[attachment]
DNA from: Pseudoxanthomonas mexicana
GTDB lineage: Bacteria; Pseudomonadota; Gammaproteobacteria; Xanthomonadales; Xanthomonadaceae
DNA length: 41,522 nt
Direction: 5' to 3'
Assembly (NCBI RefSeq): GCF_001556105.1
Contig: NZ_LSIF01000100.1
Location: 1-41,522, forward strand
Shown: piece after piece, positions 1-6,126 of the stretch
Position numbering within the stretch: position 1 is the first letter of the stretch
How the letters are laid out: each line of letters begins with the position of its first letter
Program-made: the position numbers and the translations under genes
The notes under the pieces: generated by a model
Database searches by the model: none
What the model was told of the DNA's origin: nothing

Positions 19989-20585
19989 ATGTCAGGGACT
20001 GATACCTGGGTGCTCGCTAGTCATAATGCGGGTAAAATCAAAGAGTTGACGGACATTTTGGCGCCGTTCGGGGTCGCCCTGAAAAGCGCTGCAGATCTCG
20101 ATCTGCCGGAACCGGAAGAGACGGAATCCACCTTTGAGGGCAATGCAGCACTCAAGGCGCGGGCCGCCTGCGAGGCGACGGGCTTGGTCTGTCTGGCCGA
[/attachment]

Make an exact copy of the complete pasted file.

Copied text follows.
DNA from: Pseudoxanthomonas mexicana
GTDB lineage: Bacteria; Pseudomonadota; Gammaproteobacteria; Xanthomonadales; Xanthomonadaceae
DNA length: 41,522 nt
Direction: 5' to 3'
Assembly (NCBI RefSeq): GCF_001556105.1
Contig: NZ_LSIF01000100.1
Location: 1-41,522, forward strand
Shown: piece after piece, positions 1-6,126 of the stretch
Position numbering within the stretch: position 1 is the first letter of the stretch
How the letters are laid out: each line of letters begins with the position of its first letter
Program-made: the position numbers and the translations under genes
The notes under the pieces: generated by a model
Database searches by the model: none
What the model was told of the DNA's origin: nothing

Positions 19989-20585
19989 ATGTCAGGGACT
20001 GATACCTGGGTGCTCGCTAGTCATAATGCGGGTAAAATCAAAGAGTTGACGGACATTTTGGCGCCGTTCGGGGTCGCCCTGAAAAGCGCTGCAGATCTCG
20101 ATCTGCCGGAACCGGAAGAGACGGAATCCACCTTTGAGGGCAATGCAGCACTCAAGGCGCGGGCCGCCTGCGAGGCGACGGGCTTGGTCTGTCTGGCCGA